Five other officers are awaiting trial for the arrest and death of Freddie Gray in 2015.
Just over one year ago, Freddie Gray was arrested in Baltimore, ostensibly for the illegal possession of a switchblade, although the cause for arrest has been disputed for multiple reasons. During his time in the Baltimore Police Department’s custody Freddie Gray’s spinal cord was severed. He died a week later in a Baltimore hospital. Since then all six officers involved in the arrest have been charged with crimes relating to the arrest and death of Gray.
Today, the first of the six cases reached its conclusion. Officer Edward M. Nero was acquitted on all counts by Judge Barry G. Williams (no jury was used in this case). He was charged with second-degree assault and two counts of misconduct in office, reckless endangerment, which amounted to a maximum sentence of 15 years.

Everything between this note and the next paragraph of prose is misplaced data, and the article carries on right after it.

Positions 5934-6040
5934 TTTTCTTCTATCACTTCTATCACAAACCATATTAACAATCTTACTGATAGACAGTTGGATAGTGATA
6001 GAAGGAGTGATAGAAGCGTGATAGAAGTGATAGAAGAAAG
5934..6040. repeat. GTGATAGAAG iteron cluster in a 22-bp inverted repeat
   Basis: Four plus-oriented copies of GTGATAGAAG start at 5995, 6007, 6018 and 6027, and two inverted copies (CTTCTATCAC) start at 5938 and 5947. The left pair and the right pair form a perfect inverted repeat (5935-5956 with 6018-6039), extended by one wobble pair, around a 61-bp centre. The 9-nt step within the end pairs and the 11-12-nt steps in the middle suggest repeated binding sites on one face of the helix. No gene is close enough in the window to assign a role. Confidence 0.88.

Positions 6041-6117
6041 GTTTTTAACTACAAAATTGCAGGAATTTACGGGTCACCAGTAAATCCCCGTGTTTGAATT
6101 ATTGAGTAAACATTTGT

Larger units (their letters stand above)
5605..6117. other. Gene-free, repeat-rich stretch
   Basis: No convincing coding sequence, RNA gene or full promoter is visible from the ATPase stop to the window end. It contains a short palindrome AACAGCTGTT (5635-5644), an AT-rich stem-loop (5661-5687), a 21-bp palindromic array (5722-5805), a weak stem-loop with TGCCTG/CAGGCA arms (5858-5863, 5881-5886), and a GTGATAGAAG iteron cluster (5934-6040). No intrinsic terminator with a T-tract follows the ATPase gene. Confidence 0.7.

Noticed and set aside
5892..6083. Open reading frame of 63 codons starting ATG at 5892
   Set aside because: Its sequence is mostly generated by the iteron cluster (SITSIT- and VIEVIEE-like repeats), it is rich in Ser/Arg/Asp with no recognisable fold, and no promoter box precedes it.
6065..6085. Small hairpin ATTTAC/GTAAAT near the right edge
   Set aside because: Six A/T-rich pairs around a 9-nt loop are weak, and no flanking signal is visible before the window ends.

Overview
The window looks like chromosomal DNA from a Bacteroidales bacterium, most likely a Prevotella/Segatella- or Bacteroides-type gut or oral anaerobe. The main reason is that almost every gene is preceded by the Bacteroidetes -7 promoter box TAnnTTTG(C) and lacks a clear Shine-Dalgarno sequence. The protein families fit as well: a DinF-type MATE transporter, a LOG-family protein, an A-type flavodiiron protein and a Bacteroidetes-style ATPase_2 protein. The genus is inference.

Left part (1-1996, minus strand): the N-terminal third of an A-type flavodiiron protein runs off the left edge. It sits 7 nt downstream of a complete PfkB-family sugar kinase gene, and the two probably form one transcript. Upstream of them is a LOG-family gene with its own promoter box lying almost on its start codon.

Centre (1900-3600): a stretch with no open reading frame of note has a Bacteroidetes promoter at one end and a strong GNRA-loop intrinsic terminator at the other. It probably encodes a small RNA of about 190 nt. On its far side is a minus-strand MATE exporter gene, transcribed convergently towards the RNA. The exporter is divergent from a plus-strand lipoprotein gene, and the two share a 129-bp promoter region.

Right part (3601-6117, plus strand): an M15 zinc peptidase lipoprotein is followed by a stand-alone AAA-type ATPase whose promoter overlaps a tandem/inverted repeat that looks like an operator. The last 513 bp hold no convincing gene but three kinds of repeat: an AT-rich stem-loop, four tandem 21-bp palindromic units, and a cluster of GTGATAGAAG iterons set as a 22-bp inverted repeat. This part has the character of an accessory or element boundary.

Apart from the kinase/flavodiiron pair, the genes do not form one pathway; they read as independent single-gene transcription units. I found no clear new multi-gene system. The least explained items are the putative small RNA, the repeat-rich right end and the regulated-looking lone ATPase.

The argument that anchored the case seemed to be whether a wrongful arrest should result in a crime, barring the special circumstances (ie. the death of someone who has been arrested). “People get jacked up in the city all the time,” argued Janice Bledsoe, a deputy state’s attorney. The judge’s response? “That’s a separate issue.”
Five more officers have yet to be tried for their crimes, including one officer whose first time in court was thrown out due to a mistrial. We hope protests remain peaceful in Baltimore for everyone's safety.